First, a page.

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Alert Today, Alive Tomorrow: Living with the Atomic Bomb, 1945-1965
explores the ways that Americans experienced the atomic threat as part of their daily lives. Curated by Michael Scheibach and ExhibitsUSA, the exhibit features more than 75 original objects from the era.
Americans were flooded with messages about the dangers of atomic weapons and attack from foreign powers through pamphlets, household objects, media, and film. Although the threat of atomic annihilation eventually drifted to the background of American consciousness in the late 1960s, the Atomic Age left a legacy of governmental response and civic infrastructure that remains relevant today.
The exhibition first presents a timeline and overview of the story, explaining the three main chronological phases of America’s Atomic Age. The Blast, 1945–1950 covers the years immediately following Hiroshima and Nagasaki when the American response split between popular consensus that the bomb had helped win World War II and a growing realization that this weapon could destroy the earth. Under the Mushroom Cloud, 1951–1956 shows how the situation changed after the Soviets acquired atomic capabilities in 1949. This new threat ushered in the Cold War and the age of Civil Defense. Nuclear Fallout, 1957–1965 describes the American response after the Soviets launched Sputnik in October 1957. The best Americans could do was build a fallout shelter or keep an evacuation map in their car, ready to get out of harm’s way.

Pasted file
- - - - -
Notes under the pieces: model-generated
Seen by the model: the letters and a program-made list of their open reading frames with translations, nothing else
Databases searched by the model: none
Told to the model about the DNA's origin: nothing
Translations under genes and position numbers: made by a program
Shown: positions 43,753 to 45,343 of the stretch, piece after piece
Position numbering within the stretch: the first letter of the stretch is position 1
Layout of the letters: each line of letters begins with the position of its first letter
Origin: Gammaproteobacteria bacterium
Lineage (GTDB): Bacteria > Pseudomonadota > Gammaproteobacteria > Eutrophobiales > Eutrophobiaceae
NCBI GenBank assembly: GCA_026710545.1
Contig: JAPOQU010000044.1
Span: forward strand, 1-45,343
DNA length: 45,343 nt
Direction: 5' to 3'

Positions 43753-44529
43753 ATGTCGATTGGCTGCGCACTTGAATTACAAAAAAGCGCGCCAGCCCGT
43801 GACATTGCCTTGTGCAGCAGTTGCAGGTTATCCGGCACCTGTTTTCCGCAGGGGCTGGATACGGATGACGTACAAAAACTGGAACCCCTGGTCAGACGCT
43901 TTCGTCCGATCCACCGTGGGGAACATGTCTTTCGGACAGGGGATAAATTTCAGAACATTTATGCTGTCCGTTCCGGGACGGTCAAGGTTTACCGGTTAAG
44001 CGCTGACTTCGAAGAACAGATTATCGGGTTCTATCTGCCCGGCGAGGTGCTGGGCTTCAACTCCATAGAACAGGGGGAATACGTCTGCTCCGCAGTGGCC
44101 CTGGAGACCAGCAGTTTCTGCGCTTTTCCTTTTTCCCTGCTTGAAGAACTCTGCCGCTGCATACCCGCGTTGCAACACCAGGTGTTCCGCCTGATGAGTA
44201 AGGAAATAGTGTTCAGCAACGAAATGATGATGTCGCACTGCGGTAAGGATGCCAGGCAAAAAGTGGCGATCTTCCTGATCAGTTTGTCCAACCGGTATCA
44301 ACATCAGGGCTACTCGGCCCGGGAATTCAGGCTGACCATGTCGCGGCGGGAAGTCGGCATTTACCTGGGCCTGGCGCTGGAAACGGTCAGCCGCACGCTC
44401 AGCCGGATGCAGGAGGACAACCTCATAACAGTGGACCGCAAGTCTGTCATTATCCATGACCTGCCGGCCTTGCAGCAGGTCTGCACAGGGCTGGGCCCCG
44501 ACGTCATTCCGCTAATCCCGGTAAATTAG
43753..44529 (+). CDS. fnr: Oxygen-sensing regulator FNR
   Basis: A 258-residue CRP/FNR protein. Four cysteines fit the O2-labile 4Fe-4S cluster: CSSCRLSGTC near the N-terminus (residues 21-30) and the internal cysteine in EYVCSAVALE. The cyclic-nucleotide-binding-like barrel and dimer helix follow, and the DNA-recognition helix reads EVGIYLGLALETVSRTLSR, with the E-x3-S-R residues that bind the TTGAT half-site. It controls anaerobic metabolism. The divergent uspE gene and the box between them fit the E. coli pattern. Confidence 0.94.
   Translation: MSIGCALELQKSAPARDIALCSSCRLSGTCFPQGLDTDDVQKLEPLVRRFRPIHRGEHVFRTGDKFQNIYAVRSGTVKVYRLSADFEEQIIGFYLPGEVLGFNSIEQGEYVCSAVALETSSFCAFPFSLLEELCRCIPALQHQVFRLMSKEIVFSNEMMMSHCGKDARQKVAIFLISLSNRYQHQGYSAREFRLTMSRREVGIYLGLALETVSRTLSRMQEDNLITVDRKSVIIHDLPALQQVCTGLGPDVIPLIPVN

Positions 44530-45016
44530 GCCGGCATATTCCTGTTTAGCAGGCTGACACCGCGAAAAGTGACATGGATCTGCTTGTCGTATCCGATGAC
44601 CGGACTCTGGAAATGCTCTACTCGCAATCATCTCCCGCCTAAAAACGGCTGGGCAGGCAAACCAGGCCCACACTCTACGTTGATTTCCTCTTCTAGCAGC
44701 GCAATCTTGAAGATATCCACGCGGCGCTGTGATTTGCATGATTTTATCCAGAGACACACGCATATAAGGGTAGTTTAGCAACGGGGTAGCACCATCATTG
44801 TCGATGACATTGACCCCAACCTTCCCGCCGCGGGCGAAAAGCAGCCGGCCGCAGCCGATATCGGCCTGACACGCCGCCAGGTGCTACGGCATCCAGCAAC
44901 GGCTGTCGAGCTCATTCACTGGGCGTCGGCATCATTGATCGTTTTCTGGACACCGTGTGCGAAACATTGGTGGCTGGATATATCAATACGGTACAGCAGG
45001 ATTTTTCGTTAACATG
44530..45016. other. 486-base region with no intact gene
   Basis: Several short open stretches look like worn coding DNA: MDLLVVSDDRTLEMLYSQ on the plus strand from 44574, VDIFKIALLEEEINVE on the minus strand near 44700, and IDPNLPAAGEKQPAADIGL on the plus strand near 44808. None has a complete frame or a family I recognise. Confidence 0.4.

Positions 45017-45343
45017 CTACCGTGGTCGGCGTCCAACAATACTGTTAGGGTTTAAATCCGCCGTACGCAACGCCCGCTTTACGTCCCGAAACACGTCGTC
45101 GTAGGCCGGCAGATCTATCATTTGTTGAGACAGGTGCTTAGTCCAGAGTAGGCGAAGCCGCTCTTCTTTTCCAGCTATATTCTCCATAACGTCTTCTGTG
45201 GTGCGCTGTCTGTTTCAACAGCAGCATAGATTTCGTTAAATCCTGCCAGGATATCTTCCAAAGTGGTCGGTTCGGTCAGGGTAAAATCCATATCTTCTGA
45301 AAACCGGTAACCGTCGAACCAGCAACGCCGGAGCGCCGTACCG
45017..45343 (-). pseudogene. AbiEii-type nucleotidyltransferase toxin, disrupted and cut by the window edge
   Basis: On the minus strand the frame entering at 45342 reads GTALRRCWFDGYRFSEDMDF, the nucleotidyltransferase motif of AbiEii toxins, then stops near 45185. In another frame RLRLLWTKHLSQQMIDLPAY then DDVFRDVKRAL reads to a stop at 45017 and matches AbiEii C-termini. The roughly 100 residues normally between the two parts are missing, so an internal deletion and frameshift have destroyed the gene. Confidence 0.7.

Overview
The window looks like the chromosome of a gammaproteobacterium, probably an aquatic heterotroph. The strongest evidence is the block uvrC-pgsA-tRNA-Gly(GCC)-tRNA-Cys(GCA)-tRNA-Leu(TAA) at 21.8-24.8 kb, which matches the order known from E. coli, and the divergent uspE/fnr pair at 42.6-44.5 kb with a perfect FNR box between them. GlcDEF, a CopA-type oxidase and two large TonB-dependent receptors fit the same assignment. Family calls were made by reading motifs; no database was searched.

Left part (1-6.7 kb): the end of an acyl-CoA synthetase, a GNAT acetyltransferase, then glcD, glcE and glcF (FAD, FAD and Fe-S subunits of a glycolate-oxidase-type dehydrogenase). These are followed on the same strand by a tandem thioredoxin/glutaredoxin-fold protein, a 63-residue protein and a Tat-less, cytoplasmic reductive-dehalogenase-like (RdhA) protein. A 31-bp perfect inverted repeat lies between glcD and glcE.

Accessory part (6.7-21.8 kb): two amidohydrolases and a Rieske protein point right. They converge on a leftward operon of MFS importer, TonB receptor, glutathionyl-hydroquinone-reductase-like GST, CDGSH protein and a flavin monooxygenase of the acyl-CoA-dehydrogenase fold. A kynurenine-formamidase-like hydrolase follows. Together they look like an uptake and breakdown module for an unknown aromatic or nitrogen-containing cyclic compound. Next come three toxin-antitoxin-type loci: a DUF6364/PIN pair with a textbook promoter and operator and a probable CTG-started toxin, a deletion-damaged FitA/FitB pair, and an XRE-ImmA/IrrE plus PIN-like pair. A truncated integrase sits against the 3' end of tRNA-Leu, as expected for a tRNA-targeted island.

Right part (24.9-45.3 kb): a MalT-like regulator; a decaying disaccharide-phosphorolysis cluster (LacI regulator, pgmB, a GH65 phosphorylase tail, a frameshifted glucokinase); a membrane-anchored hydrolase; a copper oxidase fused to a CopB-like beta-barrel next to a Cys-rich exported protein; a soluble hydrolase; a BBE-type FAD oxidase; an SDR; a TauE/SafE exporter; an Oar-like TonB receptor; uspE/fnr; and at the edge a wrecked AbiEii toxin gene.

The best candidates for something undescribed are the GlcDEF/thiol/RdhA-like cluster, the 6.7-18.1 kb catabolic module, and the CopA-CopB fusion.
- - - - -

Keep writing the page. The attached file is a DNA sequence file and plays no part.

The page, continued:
With the timeline established, Alert Today, Alive Tomorrow then looks more closely at the way Americans actually received these “atomic messages.” The exhibition encourages audiences to explore four spheres of daily life and learn how civic, commercial, and government agencies targeted different groups with different kinds of media and messages. Taken together, these four thematic areas—at home, at school, in the community, and at play—show how the messages permeated every aspect of society.
The thematic journey begins in At Home with “The Bomb,” where federal pamphlets, radio announcements, and newspapers brought a steady stream of warning and words of encouragement to families. In contrast, mass merchandisers found new opportunities for using atomic imagery to add excitement to products and packaging. Children’s experiences are the special focus of “Atomics” at School. From textbooks to “duck and cover” drills, the impact of the Atomic Age in the schoolyard is one of the most indelible memories of childhood for many Baby Boomers. Civil Defense and Community includes a closer look at the activities of the Civil Defense agency and the Ground Observer Corps. The extension of atomic messages into the workplace, city or country, and into the nation’s transportation infrastructure is also explored. In contrast to the other thematic areas, the final section—At Play in the Atomic Age—takes a more lighthearted look at how the country reacted to atomic threats through leisure activities. From comic books to monster movies and ray guns, we see that consumer culture created an alternate set of coping mechanisms for a nation constantly under siege from messages of pending atomic annihilation.